“Thank you so much!” I say and then she returns to her desk, leaving me with two rows worth of books on Ancient Greece. I start going through books, and as I make it to the second row, I pull out two that look interesting. While pulling out the second book, I can see through the bookshelf to the other side, and I see him. He’s sitting at a table all on his own, obviously working on something, probably homework. I see his notebook and textbook out and pencil in hand. I want to go over there, I want to talk to him, I want to see that smile again but I don’t want to seem like I’m stalking him.
With the two books in hand, I walk around the bookshelf and start walking towards the table he is sitting at, pretending to be looking for a book. As I get closer to him, I stop and start looking at the books closest to him, hoping he takes his eyes off his work for just a moment and sees me.
“Arya?” I hear his voice from behind me. Oh, thank goodness. I was ready to drop something to get his attention. I turn around slowly and see him looking up at me from his work.
“Hey!” I say, “How are you?”
“Good, thanks,” James says. “Checking out some books?”
“History project,” I say, showing him the two books in my hand.
“Mr. Lupin?” he asks.
“Yes,” I say.
“He’s great, I had him last semester,” James says.
“Yeah, he is.” I say, “What are you doing in the library at lunchtime?”
“Homework,” James says, leaning back in his chair and putting his hands to the back of his head. It gives me a chance to see his defined bicep and I mentally tell myself not to stare. “Once soccer season starts, I spend half my lunch doing homework.”
“I didn’t know you were a scholar,” I say with a smile.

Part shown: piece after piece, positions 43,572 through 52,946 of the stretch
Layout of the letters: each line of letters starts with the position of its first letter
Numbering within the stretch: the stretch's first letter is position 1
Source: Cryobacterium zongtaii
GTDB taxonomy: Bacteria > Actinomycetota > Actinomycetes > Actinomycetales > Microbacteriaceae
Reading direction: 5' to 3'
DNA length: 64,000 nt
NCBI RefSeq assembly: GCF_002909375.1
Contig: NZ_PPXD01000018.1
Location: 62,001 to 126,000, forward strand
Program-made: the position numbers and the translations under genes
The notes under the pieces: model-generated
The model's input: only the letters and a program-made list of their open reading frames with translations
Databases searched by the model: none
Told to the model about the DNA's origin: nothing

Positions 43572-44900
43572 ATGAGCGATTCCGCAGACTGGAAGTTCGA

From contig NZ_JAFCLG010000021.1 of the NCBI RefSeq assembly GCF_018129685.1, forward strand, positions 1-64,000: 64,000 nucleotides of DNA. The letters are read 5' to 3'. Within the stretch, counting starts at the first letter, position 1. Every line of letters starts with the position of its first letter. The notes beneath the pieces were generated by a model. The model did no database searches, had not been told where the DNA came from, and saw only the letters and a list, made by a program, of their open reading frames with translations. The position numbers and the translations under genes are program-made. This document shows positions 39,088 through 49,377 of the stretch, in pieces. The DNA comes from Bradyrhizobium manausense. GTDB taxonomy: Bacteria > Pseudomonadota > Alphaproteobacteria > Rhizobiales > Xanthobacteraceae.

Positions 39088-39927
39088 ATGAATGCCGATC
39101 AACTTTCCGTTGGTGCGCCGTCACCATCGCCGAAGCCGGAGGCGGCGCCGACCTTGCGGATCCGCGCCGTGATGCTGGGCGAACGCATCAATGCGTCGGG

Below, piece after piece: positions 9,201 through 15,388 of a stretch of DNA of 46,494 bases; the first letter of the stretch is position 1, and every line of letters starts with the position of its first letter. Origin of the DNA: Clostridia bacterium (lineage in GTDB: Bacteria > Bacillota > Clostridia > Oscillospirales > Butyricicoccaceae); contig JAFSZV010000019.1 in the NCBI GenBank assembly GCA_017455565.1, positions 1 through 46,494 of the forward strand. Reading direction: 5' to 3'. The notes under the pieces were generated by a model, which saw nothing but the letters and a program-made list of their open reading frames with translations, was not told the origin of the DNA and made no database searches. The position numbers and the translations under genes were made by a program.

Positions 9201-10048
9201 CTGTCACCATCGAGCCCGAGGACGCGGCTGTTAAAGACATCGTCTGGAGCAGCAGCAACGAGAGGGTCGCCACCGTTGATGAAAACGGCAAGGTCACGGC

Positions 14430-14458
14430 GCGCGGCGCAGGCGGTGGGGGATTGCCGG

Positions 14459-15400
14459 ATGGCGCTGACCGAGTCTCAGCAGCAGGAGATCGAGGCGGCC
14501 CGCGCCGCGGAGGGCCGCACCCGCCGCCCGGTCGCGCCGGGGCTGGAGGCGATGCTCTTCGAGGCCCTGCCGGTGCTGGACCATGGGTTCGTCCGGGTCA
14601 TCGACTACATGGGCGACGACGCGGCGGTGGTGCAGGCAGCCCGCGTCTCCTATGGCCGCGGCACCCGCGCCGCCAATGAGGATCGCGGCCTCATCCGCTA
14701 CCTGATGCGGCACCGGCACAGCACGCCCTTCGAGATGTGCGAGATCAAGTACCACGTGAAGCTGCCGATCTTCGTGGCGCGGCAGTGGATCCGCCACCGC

He laughs at me. “Far from it,” he says, sitting back normally in his chair. “I work at my uncle’s construction company, so between soccer, work, and school I only have so much time on my hands.”
“I’m so sorry.” I say quickly, “I shouldn’t be bothering you then.” And I turn to walk away from him.
“No, no, please,” he says, and I turn back to him and see that he had started getting out of his seat. “I didn’t mean it like that. Please stay, I like talking to you.”
I walk up and sit across from him and he returns to his seat. “What are you working on anyway?” I ask.
“Math.” James says, “It’s the homework I can do the fastest so I can usually get it done before the bell.”
“And you say you’re not a scholar,” I say and smile at him.
“I do a lot of accounting for my uncle’s construction company,” he says as if it’s no big deal. I look at the pages of his open textbook next to him.
“Do you do a lot of sinusoidal transformations for your uncle’s construction company?” I ask him jokingly. He rolls his eyes and then closes his notebook and textbook. “Don’t let me be the one to stop you from finishing your homework.”
“I only have one question left anyway, it’s fine,” he says.
“You’re going to lug that big ass textbook home for one question?” I ask, raising my eyebrow.
“Good point,” James says and then opens the textbook to its original page, takes out his phone from his pocket and takes a photo of the page, and then closes the textbook and puts his phone away. “There, perfect.”
“So, do you like working for your uncle’s construction company?” I ask.